China is not only cultivating its own college graduates and experts, but also trying to bring back the sons and daughters who left China for higher education. While the number of Chinese students returning from overseas has increased dramatically, three nagging issues remain. First, the rate of return has remained approximately 30 percent for decades. True, in 2009 the numbers of returnees jumped to 115,000 a year, a threefold increase since 2007, but that increase is largely because in 2009, more than 240,000 Chinese students went abroad to study at all levels — high school, undergraduate and graduate degrees, a tenfold increase over 2004.
Second, the return rate among Chinese who received Ph.D.’s in the United States is shockingly low. Approximately 92 percent of all Chinese who received a science or technology Ph.D. in the U.S. in 2002 were still in the U.S. in 2007. This rate was well above India’s, which is in second place with 81 percent.
Finally, China’s universities and scientific research institutes cannot draw back the “crème de la crème” of its overseas talent. In late 2008, the Chinese Communist Party began the “1,000 Talents” program, aimed at these supremely talented Chinese. Through a wide variety of terrific incentives — sometimes as much as $1 million — the party has encouraged academic and research institutes, as well as municipal governments, to “bring back the best.”
If China wants to bring back the best, it needs a fundamental reform of its academic and scientific institutions.
The 1,000 Talents program has met with some success. As of summer 2011, 2,100 people had returned under this program. Entrepreneurs are much more willing to move back permanently; the academics and scientists in the program prefer short term visits and are reluctant to sail to China with all their belongings.
So, why do the scientists and academics not return permanently, and what must the Chinese leaders do?
If China wants to bring back the best, it needs a fundamental reform of its academic and scientific institutions. Most important, it must weaken the power of academic and scientific administrators. Too much money passes through the hands of these administrators, rather than being distributed through open, competitive, peer-review procedures. Similarly, in many institutions, promotion depends on your relationship with the dean or senior faculty and not your academic pedigree. Returnees, or those who hesitate to return, often say that in China, “personal relationships are too complex” – a code for the backstabbing and petty jealousies and the need to cultivate ties with leaders in your own field.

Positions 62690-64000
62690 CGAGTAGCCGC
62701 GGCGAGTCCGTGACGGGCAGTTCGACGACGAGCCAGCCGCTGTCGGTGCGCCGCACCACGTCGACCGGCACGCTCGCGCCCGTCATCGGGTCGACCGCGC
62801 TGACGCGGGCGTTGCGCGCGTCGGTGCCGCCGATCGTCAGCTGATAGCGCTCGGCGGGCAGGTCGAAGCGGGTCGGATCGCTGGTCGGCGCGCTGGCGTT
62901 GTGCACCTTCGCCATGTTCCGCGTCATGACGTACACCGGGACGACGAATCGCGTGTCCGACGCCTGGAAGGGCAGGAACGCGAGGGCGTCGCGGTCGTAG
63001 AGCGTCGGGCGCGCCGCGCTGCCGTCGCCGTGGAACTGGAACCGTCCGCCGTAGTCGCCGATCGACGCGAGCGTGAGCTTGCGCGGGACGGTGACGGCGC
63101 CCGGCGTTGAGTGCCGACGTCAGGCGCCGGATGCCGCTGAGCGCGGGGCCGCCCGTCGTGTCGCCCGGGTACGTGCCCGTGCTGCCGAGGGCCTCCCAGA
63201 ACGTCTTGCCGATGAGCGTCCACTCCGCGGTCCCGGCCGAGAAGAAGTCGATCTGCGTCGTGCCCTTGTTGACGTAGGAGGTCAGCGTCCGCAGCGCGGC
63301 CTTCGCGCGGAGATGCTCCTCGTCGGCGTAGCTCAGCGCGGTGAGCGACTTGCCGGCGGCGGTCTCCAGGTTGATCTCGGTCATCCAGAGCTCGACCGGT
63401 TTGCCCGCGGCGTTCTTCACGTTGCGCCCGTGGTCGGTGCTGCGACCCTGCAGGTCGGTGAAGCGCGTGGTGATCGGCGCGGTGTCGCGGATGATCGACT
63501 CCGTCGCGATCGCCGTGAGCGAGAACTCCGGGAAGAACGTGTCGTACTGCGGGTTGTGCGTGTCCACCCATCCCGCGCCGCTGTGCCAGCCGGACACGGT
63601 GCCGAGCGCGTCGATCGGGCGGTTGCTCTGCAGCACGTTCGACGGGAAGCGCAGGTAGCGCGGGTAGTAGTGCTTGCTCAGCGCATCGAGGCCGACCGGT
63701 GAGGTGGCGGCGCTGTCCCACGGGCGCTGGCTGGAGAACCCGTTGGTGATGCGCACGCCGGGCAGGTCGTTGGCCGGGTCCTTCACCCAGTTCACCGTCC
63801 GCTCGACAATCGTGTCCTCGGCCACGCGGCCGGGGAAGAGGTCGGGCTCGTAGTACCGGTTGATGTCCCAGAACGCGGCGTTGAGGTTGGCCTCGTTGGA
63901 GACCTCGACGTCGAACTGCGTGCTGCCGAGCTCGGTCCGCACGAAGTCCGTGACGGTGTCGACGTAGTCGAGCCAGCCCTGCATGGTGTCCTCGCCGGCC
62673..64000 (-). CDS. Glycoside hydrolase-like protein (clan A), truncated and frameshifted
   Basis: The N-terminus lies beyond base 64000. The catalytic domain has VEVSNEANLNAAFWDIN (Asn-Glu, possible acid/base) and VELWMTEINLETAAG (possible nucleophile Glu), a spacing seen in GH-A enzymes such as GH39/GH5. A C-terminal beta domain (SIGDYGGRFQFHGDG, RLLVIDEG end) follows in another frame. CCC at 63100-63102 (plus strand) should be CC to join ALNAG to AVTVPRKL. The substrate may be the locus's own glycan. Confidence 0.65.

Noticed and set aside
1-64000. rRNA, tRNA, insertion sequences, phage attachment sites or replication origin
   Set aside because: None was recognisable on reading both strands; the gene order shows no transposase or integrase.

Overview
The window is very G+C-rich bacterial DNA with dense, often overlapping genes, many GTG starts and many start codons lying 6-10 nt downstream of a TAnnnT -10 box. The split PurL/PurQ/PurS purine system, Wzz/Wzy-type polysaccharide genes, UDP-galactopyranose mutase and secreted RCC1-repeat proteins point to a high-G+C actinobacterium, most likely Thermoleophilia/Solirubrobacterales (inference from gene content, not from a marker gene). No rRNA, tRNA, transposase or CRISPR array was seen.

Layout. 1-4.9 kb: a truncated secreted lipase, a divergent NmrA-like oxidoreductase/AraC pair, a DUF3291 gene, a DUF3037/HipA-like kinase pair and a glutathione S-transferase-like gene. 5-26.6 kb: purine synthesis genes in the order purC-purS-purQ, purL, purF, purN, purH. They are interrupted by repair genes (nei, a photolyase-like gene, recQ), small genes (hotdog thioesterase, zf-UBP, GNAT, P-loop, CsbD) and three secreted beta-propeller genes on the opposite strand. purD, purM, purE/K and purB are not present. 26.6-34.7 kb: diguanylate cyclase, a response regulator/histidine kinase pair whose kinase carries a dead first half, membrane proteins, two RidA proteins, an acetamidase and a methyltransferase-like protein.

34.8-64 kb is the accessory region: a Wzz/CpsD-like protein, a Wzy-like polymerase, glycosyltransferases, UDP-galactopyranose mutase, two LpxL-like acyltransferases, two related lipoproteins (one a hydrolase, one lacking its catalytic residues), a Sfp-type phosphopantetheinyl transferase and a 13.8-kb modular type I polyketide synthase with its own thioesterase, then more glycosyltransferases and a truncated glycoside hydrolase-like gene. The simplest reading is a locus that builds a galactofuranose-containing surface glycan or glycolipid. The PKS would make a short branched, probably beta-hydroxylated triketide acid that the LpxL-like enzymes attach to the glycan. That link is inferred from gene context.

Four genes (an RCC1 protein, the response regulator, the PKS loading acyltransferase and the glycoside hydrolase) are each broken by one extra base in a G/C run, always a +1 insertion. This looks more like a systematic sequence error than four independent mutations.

Not all institutions suffer from these foibles. Shanghai Jiaotong University has blind votes for tenure decisions; senior faculty get only one vote and no veto. Nationwide, more and more funding is being allocated on a competitive basis. Moreover, people in the next generation of leaders advocate more “relaxed, tolerant and lenient” institutions.
Today, China’s leaders recognize the dilemma: Chinese who went abroad for PhDs, and have since become leaders in scientific and academic institutions overseas, will not return unless the system changes. The lack of reform, not funds offered by the state, determines where the really talented will settle.
Link to this article: The New York Times
David Zweig is the associate dean of the School of Humanities & Social Sciences at the Hong Kong University of Science and Technology, and the director of its Center on China’s Transnational Relations.
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